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The opinion of the court was delivered by: ARTHUR SPATT, District Judge


The plaintiff Elizabeth M. Pinner, formerly known as Elizabeth M. Cutrone, ("Pinner" or the "Plaintiff") brought this Title VII employment discrimination action pursuant to 42 U.S.C. § 2000e et seq. against the defendant Budget Mortgage Bankers, Ltd. ("Budget" or the "Defendant"), alleging five causes of action. Prior to the trial, the Plaintiff voluntarily withdrew two of the Title VII causes of action. Two of the causes of action went to the jury, Title VII sexual harassment-hostile work environment and Title VII retaliation.

  On July 13, 2004 the jury returned a verdict in favor of the Defendant on the sexual harassment-hostile work environment cause of action. However, the jury returned a verdict in favor of the Plaintiff on her retaliation claim. The jury awarded no compensatory damages and the sum of $4,000 in punitive damages. The Plaintiff now moves for an award of attorney's fees and costs.


  I. The Standards

  A prevailing party in a case brought pursuant to Title VII is entitled to an award of reasonable attorney's fees. 42 U.S.C. § 2000e-5(k). Because of the district court's familiarity with the quality of the representation and the extent of the litigation, the decision whether to award fees and the amount of fees to be awarded are issues generally confined to the sound discretion of the court. Gierlinger v. Gleason, 160 F.3d 858, 876 (2d Cir. 1998).

  The well-known formula for calculating attorney's fees is the "lodestar" method described in Pennsylvania v. Delaware Valley Citizens' Council for Clean Air, 478 U.S. 546, 565, 106 S. Ct. 3088, 92 L. Ed.2d 439 (1986). Under this method, the Court makes an initial calculation of a lodestar amount by multiplying the number of hours reasonably spent on the litigation by a reasonable hourly rate. Hensley v. Eckerhart, 461 U.S. 424, 433, 103 S. Ct. 1933, 76 L. Ed.2d 40 (1983); LeBlanc-Sternberg v. Fletcher, 143 F.3d 748, 763-64 (2d Cir. 1998); Gierlinger, 160 F.3d at 876; Luciano v. Olsten Corp., 109 F.3d 111 (2d Cir. 1997).

  If the Court finds that certain claimed hours are excessive, redundant, or otherwise unnecessary, the court should exclude those hours from its lodestar calculation. Hensley, 461 U.S. at 434 n. 9; Luciano, 109 F.3d at 116. Once the initial lodestar calculation is made, the court should then consider whether upward or downward adjustments are warranted by factors such as the extent of success in the litigation and the degree of risk associated with the claim. Hensley, 461 U.S. at 434 and n. 9, 103 S. Ct. 1933, citing Johnson v. Georgia Highway Express, Inc., 488 F.2d 714, 717-719 (5th Cir. 1974).

  II. The Contentions

  The Plaintiff seeks attorney's fees at the rate of $350 per hour for a period of 133.66 hours for a total request of $46,781. In addition, the Plaintiff requests reimbursement for costs in the sum of $624.90. In connection with these requests, Plaintiff's counsel annexed a summary of the time allegedly expended in this case (Lira Declaration; Exhibit 2), together with an itemized list of the costs (Exhibit 1).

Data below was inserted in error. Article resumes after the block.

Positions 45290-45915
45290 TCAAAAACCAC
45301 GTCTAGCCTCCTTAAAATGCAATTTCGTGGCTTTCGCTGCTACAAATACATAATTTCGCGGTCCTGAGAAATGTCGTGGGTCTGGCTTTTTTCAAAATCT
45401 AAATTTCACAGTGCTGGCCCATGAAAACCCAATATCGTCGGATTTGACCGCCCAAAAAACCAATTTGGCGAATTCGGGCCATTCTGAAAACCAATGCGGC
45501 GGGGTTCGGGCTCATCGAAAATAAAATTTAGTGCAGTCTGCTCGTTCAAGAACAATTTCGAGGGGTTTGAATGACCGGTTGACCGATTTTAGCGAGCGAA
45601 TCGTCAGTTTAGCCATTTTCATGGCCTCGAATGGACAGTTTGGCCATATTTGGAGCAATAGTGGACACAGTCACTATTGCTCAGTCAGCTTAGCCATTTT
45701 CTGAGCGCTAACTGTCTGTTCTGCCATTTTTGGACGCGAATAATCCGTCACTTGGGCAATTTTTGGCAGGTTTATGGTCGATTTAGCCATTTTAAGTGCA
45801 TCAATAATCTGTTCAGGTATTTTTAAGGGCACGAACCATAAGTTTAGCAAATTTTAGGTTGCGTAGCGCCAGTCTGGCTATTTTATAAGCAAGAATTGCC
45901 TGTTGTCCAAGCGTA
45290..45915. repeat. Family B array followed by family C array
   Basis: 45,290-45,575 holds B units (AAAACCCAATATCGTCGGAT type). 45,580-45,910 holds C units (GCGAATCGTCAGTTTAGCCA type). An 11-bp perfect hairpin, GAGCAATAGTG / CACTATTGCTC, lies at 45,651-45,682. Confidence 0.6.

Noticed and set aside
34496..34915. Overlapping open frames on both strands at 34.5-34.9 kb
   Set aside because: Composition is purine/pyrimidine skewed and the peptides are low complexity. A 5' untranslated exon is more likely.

The Defendant's counsel opposes the amount of the attorney's fees requested by the Plaintiff. Initially, Defendant's counsel contends that the "hourly rate of $350.00 is excessive for a private practitioner, regardless of his/her experience" (Affirmation in Opposition, p. 2). He also asserts that on the eve of trial, the Plaintiff withdrew two of the causes of action originally brought, namely, the claims of religious and national origin discrimination. Therefore, he states that the Plaintiff should not be awarded attorney's fees for the time expended in connection with those causes of action.

  At the outset, the Court notes that Defendant's counsel's initial novel contention that the Plaintiff made settlement impossible because of an excessive $350,000 demand, and, therefore, precipitated a trial, is totally without merit. No settlement offer was ever made by the Defendant prior to the trial, during the trial, after the verdict was rendered against it, or to the present time. In the Court's view, the Defendant's lack of willingness to settle, at any time, was a competent producing cause of the trial. In any event, the Plaintiff's failure to settle under these circumstances, could not support a reduction in the compensatory hours.

  In addition, Defendant's counsel questions the number of hours allegedly spent by Plaintiff's counsel in connection with this lawsuit. He states that Plaintiff's counsel "could not have genuinely needed 133.66 hours to prepare and try the case based upon counsel's longtime experience in the field of employment law, particularly Title VII and sexual harassment issues." Affirmation in Opposition at 3. In particular, defense counsel asserts that 13.40 hours to prepare jury instructions; 1.50 hours for an interview with the Plaintiff's daughter and husband and 11.89 hours to prepare a written summary of the facts in the case, among other matters, constitutes excessive hours.

  In response, Plaintiff's counsel virtually concedes that he should not be compensated for the two withdrawn discrimination claims. However, he states that he expended less than 3 hours preparing the allegations in ...

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